The foregoing descriptions of specific embodiments of the present invention have been presented for purposes of illustration and description. They are not intended to be exhaustive or to limit the invention to the precise forms disclosed, and obviously many modifications and variations are possible in light of the above teaching. The embodiments were chosen and described in order to best explain the principles of the invention and its practical application, to thereby enable others skilled in the art to best utilize the invention and various embodiments with various modifications are suited to the particular use contemplated. It is intended that the scope of the invention be defined by the claims appended hereto and their equivalents.
|Cited Patent||Filing date||Publication date||Applicant||Title|
|US5323322 *||5 Mar 1992||21 Jun 1994||Trimble Navigation Limited||Networked differential GPS system|
|US5596330 *||16 Feb 1995||21 Jan 1997||Nexus Telecommunication Systems Ltd.||Differential ranging for a frequency-hopped remote position determination system|
|US6324473 *||4 Aug 1997||27 Nov 2001||Trimble Navigation Limited||Method and apparatus for collecting, processing and distributing differential global positioning system information using the internet|
|US6370475 *||22 Oct 1998||9 Apr 2002||Intelligent Technologies International Inc.||Accident avoidance system|
|US6472974 *||18 Feb 1999||29 Oct 2002||Koninklijke Philips Electronics N.V.||Selective call system|
|US20010045886 *||29 Jun 1998||29 Nov 2001||Yoshiki Minowa||Mobile terminal and mobile communications system|
|TW480342B *||Title not available|
|1||*||47 CFR § 22.531, Oct. 2002.|
|2||*||C. Gilbert, Comparison of Commercial and Governmert RTCM Sources, Earth Observation Magazine, http://www.eomonline.com/Common/Archives/March95/gilbert.htm, Mar. 1995.*|
|3||*||D.W. Harris, Reverse Engineering Wireless Networks, http://www.ucfv.ca/cis/harrisd/Pager/poc.htm, Apr. 1997.*|
|4||*||Differential Corrections, Inc. (DCI), Performance of an FM Sub-Carrier (RDS) Based DGPS System, http://rf.rfglobalnet.com/library/ApplicationNotes/files/7/performance.txt.htm, Sep. 2001.*|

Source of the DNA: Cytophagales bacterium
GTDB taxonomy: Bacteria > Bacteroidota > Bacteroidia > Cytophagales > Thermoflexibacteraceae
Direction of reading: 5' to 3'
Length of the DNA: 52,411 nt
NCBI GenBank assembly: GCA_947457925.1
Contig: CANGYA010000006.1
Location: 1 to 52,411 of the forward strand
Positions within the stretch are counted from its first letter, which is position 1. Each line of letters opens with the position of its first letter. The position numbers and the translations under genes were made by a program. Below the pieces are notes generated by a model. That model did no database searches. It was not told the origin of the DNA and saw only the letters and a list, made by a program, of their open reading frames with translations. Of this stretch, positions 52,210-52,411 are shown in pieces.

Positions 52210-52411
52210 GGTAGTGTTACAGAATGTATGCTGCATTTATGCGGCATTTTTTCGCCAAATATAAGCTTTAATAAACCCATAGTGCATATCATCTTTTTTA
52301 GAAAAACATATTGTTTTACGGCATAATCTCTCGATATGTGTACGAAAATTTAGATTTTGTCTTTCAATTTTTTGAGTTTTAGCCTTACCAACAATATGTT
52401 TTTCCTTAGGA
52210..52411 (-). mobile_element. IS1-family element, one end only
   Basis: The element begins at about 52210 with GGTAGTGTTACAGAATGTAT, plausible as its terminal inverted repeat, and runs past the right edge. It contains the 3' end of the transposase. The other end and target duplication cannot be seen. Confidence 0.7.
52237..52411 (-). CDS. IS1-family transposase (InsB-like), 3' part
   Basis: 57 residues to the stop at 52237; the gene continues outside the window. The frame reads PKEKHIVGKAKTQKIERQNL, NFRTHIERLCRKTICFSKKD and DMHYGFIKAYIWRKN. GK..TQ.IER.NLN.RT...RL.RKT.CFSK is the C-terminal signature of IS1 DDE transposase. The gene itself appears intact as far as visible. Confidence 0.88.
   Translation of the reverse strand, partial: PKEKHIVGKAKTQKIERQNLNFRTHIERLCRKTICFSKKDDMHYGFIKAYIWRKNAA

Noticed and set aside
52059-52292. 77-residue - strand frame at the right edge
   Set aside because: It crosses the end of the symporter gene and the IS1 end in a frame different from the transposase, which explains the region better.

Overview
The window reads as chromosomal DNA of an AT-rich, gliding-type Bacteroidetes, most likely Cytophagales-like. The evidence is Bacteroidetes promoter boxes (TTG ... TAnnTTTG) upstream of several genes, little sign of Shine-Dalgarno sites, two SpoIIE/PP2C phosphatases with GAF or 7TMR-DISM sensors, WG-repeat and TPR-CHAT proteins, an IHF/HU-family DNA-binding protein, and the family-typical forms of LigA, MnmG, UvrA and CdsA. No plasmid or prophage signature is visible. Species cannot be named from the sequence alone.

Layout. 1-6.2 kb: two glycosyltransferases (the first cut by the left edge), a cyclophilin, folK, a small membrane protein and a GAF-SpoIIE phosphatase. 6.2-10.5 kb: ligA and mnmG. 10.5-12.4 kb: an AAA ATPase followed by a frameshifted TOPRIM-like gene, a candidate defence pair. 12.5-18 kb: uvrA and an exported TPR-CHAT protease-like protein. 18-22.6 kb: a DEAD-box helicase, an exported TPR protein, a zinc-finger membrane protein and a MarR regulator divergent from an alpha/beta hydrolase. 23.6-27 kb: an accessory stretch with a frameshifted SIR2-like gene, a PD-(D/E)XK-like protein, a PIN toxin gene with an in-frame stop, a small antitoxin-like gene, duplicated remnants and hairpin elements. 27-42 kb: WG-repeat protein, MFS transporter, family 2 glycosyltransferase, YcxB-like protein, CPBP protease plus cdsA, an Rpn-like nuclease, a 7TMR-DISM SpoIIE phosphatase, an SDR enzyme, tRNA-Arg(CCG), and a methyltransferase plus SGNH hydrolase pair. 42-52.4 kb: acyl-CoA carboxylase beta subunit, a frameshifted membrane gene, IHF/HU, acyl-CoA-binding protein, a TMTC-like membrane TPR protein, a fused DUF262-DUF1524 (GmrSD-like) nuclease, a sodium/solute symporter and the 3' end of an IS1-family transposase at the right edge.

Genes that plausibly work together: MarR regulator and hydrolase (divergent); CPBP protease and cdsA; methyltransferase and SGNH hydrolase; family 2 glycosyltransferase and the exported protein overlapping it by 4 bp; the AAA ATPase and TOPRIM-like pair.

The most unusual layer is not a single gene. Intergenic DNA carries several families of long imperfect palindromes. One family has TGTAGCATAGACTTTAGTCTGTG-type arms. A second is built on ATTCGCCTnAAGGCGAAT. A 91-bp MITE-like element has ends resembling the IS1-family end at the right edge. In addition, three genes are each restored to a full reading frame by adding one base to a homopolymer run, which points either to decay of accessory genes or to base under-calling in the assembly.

|5||*||English Translation of TW 480342 A.*|
|6||*||Federal Communications Commission (FCC), Low Paper Broadcast Radio Stations, http://www.fcc.gov/mb/audio/lowpwr.html, Aug. 2002.*|
|7||*||Ishtronics, Inc. Product webpage, http://www.ishtronics.com/msg3.htm, Dec. 2000.*|
|8||*||U.S. Coast Guard Navigation Center (USCG), Civil GPS Service Interface Committee 27th Meeting Summary Report, http://www.navcen.uscg.gov/ftp/GPS/CGSIC/summary/27final.pdf, Mar. 1996.*|
|Citing Patent||Filing date||Publication date||Applicant||Title|
|US7020555 *||23 Dec 2003||28 Mar 2006||Trimble Navigation Limited||Subscription GPS information service system|
|US7089113||9 Jan 2006||8 Aug 2006||Trimble Navigation Limited||Subscription system for GPS information|
|US7158885||19 May 2006||2 Jan 2007||Trimble Navigation Limited||Remote subscription unit for GPS information|
|US7482974 *||15 May 2007||27 Jan 2009||Kabushiki Kaisha Topcon||RTK-GPS survey system|
|US7576690||13 Dec 2007||18 Aug 2009||Trimble Navigation Limited||Position determination with reference data outage|
|US7580794||26 Jun 2006||25 Aug 2009||Trimble Navigation Limited||Remote subscription unit for GNSS information|
|US8134497 *||30 Sep 2008||13 Mar 2012||Trimble Navigation Limited||Method and system for location-dependent time-specific correction data|
|US8237609||20 Feb 2010||7 Aug 2012||Trimble Navigation Limited||GNSS position coasting|
|US8400351||20 Feb 2010||19 Mar 2013||Trimble Navigation Limited||GNSS moving base positioning|
|US8773303||22 Jun 2007||8 Jul 2014||Trimble Navigation Limited||Position tracking device and method|
|EP1857830A2 *||15 May 2007||21 Nov 2007||Kabushiki Kaisha TOPCON||RTK-GPS survey system|
|WO2011014431A1 *||23 Jul 2010||3 Feb 2011||Hemisphere Gps Llc||System and method for augmenting dgnss with internally-generated differential correction|
|U.S. Classification||342/357.27, 342/357.47, 342/357.41, 342/357.29|
|International Classification||H04B7/185, G01S5/00, H04B7/26, G01S19/44, G01S19/46, G01S19/10, G01S19/04, G01S5/14|
|Cooperative Classification||G01S19/07, H04B7/2628, G01S19/04, G01S5/009|
|European Classification||G01S19/07, G01S19/04, G01S5/00R5, H04B7/26S|
|21 Feb 2003||AS||Assignment|
|14 Oct 2008||FPAY||Fee payment|
Year of fee payment: 4
|12 Sep 2012||FPAY||Fee payment|
Year of fee payment: 8